Tuesday, November 1, 2011

Something About Canon

I have recently been writing an immense amount on Sony and Micro 4/3, but have written almost nothing about Canon. This is funny since I'm heavily a Canon user. I think that I am only one example of a vast number of enthusiasts, though, who have little emotional interest in Canon. True, when it counts, I bust out my Canon set, but I would prefer other cameras.

The EOS 1D-X is a suitable flagship camera, and considering the escalating megapixel wars, I have all the confidence in the world that it will not be the only one. I would imagine that a 1D-Xs is in the offing, even though Canon would never, ever admit that for fear of hurting sales of the 1D-X. Because remember, kiddies, it's not about serving your customers, it's about fleecing them for as much money as possible.

I'm sorry for the obvious disdain, but camera companies, more so than any other industry that I can think of, make ripping off customers part of their overarching business model. Maybe the pharmaceutical companies. Good God, Canon! You don't want to be compared to Pfizer!

The EOS 1D-X is outside of my price range. Not because I can't specifically afford it, but because it is impossible for me to justify the expense of it when cheaper cameras can do pretty much everything that I want. What the 1D-X indicates, though, is the sensor that will likely be in the upcoming 5D Mark III, and that has me very excited.

I want to like Sony. Truly, I rather much want to make the switch entirely, ditch all of my Canon and Micro 4/3 gear and fully invest in a Sony combo. But that damned translucent mirror and its significant light loss is too much for me. I love to shoot in challenging environments like parties, dinners out, and nights on the boardwalk. All of these situations require large apertures, which, while pretty and dramatic, result in most of my shots being thrown out for poor focus, or they require high-ISO. Half-a-stop worth of light might seem small, but for me, every photon counts.

This is critically important in a decision about whether to abandon Micro 4/3. As far as dynamic range and color is concerned, as long as Panasonic gets off of its ass and makes better sensors, the only severe limitation of the smaller sensor is inferior noise characteristics. Assuming similar sensor designs, m4/3 would be about one full stop inferior to APS-C cameras. But here's the rub, not only does the Sony mirror lop off half-a-stop's worth of light, Micro 4/3 is the only smaller-format system with no less than FIVE lenses that have a maximum aperture of f/2 or lower. Include legacy 4/3 lenses and that brings the total above ten. This completely negates the advantages of having the larger sensor.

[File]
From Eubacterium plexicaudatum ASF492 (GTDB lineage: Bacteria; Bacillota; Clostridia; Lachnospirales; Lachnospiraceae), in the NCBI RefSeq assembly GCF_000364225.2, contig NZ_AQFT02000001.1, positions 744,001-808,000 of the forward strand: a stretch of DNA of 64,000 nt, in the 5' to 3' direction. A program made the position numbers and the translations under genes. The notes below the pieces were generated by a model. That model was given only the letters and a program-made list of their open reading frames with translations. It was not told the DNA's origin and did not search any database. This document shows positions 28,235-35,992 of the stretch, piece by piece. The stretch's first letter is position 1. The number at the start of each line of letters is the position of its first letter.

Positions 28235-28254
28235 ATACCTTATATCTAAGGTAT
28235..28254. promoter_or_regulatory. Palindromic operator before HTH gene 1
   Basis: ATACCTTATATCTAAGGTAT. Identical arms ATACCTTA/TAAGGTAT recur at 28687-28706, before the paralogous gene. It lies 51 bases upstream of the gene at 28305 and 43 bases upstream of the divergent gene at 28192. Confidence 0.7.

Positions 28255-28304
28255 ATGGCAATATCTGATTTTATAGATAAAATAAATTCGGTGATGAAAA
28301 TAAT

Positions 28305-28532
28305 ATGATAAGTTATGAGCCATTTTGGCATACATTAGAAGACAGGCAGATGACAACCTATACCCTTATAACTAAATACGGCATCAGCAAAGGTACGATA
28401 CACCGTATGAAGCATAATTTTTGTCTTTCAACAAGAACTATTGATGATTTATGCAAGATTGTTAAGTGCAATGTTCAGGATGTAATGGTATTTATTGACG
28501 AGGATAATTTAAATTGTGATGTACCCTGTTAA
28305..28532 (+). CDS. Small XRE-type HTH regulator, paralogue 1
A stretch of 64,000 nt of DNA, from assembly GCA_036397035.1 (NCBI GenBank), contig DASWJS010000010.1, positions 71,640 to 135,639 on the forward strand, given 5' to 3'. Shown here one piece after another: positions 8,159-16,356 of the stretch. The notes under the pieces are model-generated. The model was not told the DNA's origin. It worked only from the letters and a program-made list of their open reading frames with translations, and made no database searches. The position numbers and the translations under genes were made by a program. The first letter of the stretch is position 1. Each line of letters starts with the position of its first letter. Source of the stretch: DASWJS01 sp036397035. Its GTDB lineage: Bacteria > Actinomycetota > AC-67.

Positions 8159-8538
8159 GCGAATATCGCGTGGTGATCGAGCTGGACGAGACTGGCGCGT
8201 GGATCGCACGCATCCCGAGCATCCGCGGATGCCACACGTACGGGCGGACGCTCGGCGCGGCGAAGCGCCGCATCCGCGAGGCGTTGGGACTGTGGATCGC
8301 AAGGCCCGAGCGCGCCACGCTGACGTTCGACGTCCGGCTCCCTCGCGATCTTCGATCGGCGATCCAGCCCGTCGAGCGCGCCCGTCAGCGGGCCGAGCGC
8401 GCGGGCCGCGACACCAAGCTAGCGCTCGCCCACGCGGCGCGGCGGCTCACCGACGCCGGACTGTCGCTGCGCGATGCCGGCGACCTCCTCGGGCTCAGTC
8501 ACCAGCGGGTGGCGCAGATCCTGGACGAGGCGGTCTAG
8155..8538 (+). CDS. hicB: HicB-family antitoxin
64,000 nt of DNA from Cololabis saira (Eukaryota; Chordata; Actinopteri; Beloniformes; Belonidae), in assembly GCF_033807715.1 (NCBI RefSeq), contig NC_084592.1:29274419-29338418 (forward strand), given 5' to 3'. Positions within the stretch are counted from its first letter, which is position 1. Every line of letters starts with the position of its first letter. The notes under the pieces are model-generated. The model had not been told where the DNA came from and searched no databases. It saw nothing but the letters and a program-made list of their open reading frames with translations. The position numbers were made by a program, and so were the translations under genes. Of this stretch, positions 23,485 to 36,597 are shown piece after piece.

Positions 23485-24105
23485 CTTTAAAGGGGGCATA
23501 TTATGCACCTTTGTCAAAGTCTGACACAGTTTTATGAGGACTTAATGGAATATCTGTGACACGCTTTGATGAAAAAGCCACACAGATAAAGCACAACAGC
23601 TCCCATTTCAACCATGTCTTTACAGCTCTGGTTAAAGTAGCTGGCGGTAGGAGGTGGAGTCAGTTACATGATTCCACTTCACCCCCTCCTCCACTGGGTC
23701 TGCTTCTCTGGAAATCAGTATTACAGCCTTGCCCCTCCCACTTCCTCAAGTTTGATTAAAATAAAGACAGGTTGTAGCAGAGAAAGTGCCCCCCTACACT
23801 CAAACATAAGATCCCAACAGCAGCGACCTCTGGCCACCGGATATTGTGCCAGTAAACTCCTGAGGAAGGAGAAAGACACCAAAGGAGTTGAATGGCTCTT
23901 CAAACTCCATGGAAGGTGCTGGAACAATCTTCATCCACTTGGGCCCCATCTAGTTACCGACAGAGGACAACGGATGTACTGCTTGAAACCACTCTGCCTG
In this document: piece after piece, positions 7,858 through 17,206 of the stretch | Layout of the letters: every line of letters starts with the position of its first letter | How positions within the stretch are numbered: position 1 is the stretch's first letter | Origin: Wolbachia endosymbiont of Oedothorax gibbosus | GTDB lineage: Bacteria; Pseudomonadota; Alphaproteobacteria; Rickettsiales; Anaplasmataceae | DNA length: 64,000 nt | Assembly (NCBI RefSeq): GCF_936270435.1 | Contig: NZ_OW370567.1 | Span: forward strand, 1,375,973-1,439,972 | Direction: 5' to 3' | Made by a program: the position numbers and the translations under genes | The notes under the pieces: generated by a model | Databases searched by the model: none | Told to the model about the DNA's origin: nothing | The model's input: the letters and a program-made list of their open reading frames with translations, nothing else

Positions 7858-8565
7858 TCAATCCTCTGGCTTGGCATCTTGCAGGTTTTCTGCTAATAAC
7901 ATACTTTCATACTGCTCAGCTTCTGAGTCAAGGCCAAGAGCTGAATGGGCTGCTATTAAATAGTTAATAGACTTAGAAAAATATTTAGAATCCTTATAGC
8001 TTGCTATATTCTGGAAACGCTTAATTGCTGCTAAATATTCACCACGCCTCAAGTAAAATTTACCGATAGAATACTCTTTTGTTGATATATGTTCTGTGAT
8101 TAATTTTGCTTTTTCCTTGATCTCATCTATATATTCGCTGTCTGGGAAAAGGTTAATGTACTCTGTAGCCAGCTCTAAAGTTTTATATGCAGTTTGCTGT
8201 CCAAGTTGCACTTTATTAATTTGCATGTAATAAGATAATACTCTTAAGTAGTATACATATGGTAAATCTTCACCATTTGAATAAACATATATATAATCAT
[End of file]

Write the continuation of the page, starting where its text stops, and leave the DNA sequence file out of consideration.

But back to Canon. The reason why Canon has lost my interest is because they have done nothing to break the mold. They are the mold. They are also just plain mold. I think that Canon could capture some hearts with an APS-H EOS 7D successor, but I doubt that they will do that because that would require doing something bold. Boldness is obviously not in Canon's DNA, seeing as they accidentally reinvented the movie industry with the 5D... and then did nothing with it.

It is unfortunate, because Canon has some mind-blowing telephoto lenses. Their wide-angle offerings suck, but their medium and long telephoto are easily the best in the industry. Now that I think about this state of affairs, how the hell has one company not managed to get everything at least partially right? It's not that hard! Good lenses, fair prices, innovate on the bodies. WTF?

No comments:

Post a Comment

All posts are moderated, so it may take a day for your comment to appear.